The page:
Trade Unions are formed by workers of a particular trade, company or industry. They are also known as labour unions. They are birthed with the specific purpose of raising wages and improving the working conditions and status of the members of the union.
Trade unions first began to form in Britain and Europe in the 1800’s. The United States soon followed. However the early union face harsh opposition from the employers and government groups. Government group recognised the economic and political potential of such associations.
Despite being regularly prosecuted the formation of trade unions continued to grow. This came to be known as the Labour Movement. Unionization finally achieved a legal foundation in Britain when the Trade Union Act was passed in 1871. In the United States, unions became accepted through a series of legal cases which eroded opposition to the movement. In 1866 the National Labour Union was formed that represented diverse trades such as shoemakers, railway workers, coal miners and spinners. The National Labour Union (NLU) later became the American Federation of Labour (AFL) in 1886. At first only skilled workers were represented, but by 1941 this policy changed and the AFL represented 15 million workers in the US. The principal tool of Trade Union in the USA is that of collective bargaining. In Britain the movement became politicised and the Labour Party was formed in 1906.
Trade Unions soon became industrial unions and wielded tremendous power. The impact of the unions is hotly debated and there is no firm conclusion. One trend that emerged was that Trade Union has much less support in times of plenty, when wages were rising constantly.
Globalization has served to erode the power of Trade Unions as employers who feel harassed by the Unions shift their production units to countries with less powerful and preferably no trade unions.
Some sources especially those affiliated to Labour Unions claim that with the erosion of unionization there has been unprecedented growth in inequality of house hold incomes. The reports of various studies conclude that between 1973 and 2001 hourly compensation in the US rose by 10.7%. The period 2003 to 2013 when trade unions were on the decline, is a decade of no wage growth. The inequality of earnings between the top and middle level workers is on the increase as is the inequality between the earnings of the white and blue collar workers. The presence of Unions brings about 13.6% overall wage growth, as well as employer sponsored pension and health insurance plans. The decline in unionization has led to 1/3rd growth in wage inequality.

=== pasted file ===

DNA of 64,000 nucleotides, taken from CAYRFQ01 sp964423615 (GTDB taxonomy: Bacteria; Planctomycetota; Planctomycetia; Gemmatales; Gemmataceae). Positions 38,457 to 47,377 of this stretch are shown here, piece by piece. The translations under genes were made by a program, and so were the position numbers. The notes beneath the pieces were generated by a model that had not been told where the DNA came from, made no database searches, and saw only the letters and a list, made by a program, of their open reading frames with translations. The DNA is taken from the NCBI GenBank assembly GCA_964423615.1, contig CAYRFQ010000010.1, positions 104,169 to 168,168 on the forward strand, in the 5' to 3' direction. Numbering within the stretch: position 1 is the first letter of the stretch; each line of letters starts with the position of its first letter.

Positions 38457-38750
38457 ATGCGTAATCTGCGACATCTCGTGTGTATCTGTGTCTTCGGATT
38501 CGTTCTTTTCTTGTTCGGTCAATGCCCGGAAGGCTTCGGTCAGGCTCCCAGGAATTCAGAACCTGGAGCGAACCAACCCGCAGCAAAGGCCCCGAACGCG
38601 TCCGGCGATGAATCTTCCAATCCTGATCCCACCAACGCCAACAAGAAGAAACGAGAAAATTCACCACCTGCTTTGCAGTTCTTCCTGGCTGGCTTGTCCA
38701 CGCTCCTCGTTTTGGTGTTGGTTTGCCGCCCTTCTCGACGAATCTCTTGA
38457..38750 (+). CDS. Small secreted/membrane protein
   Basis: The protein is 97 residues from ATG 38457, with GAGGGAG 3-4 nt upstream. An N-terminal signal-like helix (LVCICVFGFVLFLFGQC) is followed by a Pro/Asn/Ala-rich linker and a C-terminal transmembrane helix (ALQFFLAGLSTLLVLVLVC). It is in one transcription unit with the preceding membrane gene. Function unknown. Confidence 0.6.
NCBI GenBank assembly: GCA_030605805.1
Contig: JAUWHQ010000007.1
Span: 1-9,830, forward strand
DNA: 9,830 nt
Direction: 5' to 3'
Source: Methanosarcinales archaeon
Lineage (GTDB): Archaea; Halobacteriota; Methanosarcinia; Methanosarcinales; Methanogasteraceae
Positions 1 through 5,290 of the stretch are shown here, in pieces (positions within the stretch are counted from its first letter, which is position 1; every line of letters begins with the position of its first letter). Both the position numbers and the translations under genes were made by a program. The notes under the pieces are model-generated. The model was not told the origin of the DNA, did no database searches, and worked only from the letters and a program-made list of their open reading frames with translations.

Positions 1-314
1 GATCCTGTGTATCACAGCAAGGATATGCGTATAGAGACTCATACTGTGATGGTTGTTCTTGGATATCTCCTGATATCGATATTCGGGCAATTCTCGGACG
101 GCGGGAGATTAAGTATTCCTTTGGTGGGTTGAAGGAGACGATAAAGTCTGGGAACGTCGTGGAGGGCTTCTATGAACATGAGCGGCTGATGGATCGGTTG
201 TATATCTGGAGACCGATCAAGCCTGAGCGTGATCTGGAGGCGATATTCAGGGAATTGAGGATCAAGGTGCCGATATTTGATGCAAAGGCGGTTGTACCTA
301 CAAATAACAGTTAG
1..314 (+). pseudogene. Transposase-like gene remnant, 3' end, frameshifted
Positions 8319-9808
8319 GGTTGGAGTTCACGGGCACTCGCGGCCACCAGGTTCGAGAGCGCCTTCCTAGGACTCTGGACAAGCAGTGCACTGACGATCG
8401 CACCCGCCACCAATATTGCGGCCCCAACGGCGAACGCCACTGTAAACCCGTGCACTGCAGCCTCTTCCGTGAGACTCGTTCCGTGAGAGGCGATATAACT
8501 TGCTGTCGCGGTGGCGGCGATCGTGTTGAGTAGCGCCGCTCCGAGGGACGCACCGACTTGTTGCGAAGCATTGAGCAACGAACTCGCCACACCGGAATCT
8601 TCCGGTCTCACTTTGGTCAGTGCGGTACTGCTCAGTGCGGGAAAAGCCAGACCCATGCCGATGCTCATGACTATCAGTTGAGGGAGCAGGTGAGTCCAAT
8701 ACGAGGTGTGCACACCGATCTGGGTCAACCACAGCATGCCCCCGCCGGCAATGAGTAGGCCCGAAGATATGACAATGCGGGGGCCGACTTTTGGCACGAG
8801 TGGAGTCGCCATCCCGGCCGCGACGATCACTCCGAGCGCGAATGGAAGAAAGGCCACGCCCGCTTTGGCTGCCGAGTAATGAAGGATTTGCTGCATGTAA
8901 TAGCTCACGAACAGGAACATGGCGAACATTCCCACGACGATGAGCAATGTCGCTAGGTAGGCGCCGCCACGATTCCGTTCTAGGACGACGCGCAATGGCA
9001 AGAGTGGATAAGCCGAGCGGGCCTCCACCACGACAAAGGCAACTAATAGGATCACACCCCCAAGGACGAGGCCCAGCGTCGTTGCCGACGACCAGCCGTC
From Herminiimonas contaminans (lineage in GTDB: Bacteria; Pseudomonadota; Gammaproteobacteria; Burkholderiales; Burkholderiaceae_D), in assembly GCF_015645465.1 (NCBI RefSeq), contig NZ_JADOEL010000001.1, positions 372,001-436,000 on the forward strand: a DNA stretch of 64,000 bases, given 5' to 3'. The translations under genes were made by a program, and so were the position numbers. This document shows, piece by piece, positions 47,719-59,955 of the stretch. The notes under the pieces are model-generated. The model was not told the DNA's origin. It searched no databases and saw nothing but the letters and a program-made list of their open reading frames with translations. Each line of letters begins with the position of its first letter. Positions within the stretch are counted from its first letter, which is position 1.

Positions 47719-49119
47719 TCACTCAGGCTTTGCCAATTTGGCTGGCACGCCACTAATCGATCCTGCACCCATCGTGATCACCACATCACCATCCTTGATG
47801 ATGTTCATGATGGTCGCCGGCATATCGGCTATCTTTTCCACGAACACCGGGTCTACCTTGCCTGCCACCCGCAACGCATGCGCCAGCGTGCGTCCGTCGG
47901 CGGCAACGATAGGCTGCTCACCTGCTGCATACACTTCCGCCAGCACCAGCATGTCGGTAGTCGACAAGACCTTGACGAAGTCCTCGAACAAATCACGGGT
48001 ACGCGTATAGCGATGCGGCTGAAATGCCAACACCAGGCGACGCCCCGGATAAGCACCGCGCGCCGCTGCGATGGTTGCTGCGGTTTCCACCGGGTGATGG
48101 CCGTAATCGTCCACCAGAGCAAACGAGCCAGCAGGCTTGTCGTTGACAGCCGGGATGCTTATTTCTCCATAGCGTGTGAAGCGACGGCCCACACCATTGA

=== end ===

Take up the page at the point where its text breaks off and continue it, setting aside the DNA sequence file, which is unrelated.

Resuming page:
The erosion of unionization has come about due to many factors. Trade pressures, the shift to services, technological changes and most importantly the employers’ militant stance against unions have all contributed to their decline.
Economists too have found that by and large the negative impact of unionization on the economy far outweighs the positive effects especially with reference to resource allocation and efficiency. The most commonly cited example is that of the unionization of automobile manufacturing units in Detroit. The United Auto Workers of Detroit Auto Makers was successful in raising the wages of the workers. Unfortunately this led to an average price mark up of $800 per unit on Detroit manufactured cars. As a result demand fell, leading to a decrease in production. Loss of job opportunity in the auto industry followed. Non-auto and ancillary industries also suffered as demand for parts, steel and plastic reduced. Thus in this case the positive impact of the Trade Union was short lived. The negative impact snowballed into the decline of the entire Detroit automobile industry.
Another impact of unionization is that investors are wary of financing firms that have trade unions. The market value of the firm immediately falls, despite the fact that there is no evidence that effective unionization impacts productivity.
Economists aver that when trade unions bargain in bad faith businesses close, millions of jobs are lost and unemployment rises.